One day, thought not any time soon, and probably not before they go big or the next big industry shift happens, I want to work for a web hosting company like The Engine Yard, Heroku, Linode or Media Temple; These are web hosting companies that get it1.
These companies are different from the “extremely questionable” web host I once worked for (who is now admittedly “extremely rich” and “extremely successful”), the “old fashioned” web host that interviewed me for a system administrator job but decided that they wanted a PHP developer instead, and the “slightly less questionable” web host I ran (into the ground); these companies are run by smart people who have their eyes on the future. They’re living the Gretzky ethos2.
What are they doing differently? They’re leveraging virtual machines, clustering, and open source software with smart developers writing custom backends that glue these systems together to produce elegant, robust, dynamically scalable hosting for people that can’t be assed to do these things themselves.
Imagine, a fleet of virtual machines glued to a rules-engine, monitoring your incoming load and outgoing response time and automatically provisioning new nodes on the fly.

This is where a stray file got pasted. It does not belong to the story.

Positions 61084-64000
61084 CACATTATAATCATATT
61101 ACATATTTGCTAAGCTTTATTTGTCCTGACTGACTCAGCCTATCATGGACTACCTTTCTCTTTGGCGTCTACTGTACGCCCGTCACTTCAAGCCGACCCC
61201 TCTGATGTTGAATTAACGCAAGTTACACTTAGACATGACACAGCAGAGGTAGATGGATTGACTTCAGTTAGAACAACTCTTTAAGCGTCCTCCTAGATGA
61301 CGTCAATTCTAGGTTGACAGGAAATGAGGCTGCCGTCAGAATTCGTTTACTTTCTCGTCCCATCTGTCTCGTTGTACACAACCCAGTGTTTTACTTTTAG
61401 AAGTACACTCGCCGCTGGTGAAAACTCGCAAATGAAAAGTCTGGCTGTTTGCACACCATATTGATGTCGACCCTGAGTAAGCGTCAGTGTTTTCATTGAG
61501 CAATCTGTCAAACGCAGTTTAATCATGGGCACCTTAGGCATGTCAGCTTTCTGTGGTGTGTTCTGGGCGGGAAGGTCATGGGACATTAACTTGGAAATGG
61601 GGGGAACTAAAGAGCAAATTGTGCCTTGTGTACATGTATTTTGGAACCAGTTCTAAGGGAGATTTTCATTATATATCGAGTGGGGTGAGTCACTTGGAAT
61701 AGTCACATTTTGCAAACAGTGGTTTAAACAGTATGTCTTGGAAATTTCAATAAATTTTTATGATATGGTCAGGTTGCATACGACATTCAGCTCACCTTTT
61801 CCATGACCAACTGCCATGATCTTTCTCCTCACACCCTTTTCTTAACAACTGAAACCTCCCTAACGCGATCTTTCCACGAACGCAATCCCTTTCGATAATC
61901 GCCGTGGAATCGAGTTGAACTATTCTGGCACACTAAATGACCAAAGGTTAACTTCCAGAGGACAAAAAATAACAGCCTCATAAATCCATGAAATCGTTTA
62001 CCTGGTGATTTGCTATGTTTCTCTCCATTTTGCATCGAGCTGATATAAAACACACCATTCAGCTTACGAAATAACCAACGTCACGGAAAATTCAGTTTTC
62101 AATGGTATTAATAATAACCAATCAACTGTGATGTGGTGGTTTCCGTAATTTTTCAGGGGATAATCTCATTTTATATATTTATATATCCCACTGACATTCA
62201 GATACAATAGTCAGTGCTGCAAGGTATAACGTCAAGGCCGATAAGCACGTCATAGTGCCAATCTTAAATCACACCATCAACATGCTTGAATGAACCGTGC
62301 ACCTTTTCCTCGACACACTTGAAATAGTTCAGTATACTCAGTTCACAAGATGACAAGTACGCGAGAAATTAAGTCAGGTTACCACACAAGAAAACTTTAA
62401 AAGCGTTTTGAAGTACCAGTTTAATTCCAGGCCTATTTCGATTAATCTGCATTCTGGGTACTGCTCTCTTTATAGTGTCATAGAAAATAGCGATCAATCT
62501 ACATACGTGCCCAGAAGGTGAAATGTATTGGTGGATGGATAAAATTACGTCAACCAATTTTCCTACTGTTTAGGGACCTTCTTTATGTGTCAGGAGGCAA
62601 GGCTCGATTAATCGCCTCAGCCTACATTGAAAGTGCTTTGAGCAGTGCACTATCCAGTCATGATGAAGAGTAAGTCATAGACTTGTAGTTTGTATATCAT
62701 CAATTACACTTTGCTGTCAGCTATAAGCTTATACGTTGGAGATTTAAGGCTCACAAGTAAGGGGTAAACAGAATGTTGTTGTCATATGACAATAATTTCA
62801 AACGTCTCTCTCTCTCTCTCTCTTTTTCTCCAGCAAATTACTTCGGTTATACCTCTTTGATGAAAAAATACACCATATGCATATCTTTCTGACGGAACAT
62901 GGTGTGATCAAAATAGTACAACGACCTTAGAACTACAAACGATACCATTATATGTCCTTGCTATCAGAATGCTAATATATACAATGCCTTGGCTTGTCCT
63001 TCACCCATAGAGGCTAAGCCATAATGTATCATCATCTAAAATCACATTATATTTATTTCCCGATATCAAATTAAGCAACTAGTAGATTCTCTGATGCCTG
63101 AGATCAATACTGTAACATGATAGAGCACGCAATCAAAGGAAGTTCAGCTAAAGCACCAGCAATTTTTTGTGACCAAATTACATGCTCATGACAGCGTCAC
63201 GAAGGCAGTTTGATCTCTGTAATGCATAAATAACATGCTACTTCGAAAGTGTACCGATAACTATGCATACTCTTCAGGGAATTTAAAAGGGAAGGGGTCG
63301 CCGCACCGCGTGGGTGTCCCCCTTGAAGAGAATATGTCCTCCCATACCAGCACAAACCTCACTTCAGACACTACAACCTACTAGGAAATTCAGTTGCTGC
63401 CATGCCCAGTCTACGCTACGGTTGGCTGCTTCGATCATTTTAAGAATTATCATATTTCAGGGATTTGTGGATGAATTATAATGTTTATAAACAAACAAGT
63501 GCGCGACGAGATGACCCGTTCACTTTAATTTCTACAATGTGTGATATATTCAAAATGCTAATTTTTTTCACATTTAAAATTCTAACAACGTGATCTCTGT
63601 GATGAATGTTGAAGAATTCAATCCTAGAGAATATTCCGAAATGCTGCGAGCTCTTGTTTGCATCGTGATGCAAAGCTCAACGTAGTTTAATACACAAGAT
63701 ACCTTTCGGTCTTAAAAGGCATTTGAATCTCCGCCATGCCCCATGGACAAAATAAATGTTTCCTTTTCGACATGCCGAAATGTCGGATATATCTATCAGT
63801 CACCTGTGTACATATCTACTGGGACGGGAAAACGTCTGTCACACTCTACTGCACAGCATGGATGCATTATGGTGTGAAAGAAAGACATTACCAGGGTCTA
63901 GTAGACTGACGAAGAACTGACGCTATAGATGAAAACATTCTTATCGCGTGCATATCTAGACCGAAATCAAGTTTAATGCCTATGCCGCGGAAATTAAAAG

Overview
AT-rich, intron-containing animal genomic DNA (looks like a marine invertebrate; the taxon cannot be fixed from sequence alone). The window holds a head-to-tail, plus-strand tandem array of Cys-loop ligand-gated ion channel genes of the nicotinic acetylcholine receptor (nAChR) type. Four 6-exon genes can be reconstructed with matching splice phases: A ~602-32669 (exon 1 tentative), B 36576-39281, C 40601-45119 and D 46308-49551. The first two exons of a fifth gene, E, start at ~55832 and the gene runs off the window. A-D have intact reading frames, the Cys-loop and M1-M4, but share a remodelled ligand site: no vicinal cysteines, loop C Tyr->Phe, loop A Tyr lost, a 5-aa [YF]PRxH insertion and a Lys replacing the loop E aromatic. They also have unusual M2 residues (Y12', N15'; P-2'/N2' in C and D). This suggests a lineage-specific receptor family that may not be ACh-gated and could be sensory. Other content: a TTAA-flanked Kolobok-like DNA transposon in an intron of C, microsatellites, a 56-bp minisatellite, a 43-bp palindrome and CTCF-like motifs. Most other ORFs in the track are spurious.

This shit is exciting to me. This shit makes me want to go back to school and get educated enough to get in on it. Maybe make some of that “some of that inner-net money” by helping build “inner-net services”.
My rampant idolatry and borderline fetishization of these companies boils down to the fact that they’re slowly chipping into the foundation of the old ways: fading away is the assumption that simply throwing an Apache HTTPD server up on some Linux or BSD machines, overloading it with virtual-hosts, over-selling your capacity on the assumption that 80% of your users will only use 20% of your resources, and slapping a generic third-party commercial control panel up to gloss over the fact that your infrastructure is unreliable and clumsy will make you some sweet, sweet “inner-net money”.
These companies and the people who work for them are demonstrating that how you’re hosting your web sites isn’t good enough for the 21st century and that’s something every admin in this space needs to take notice of.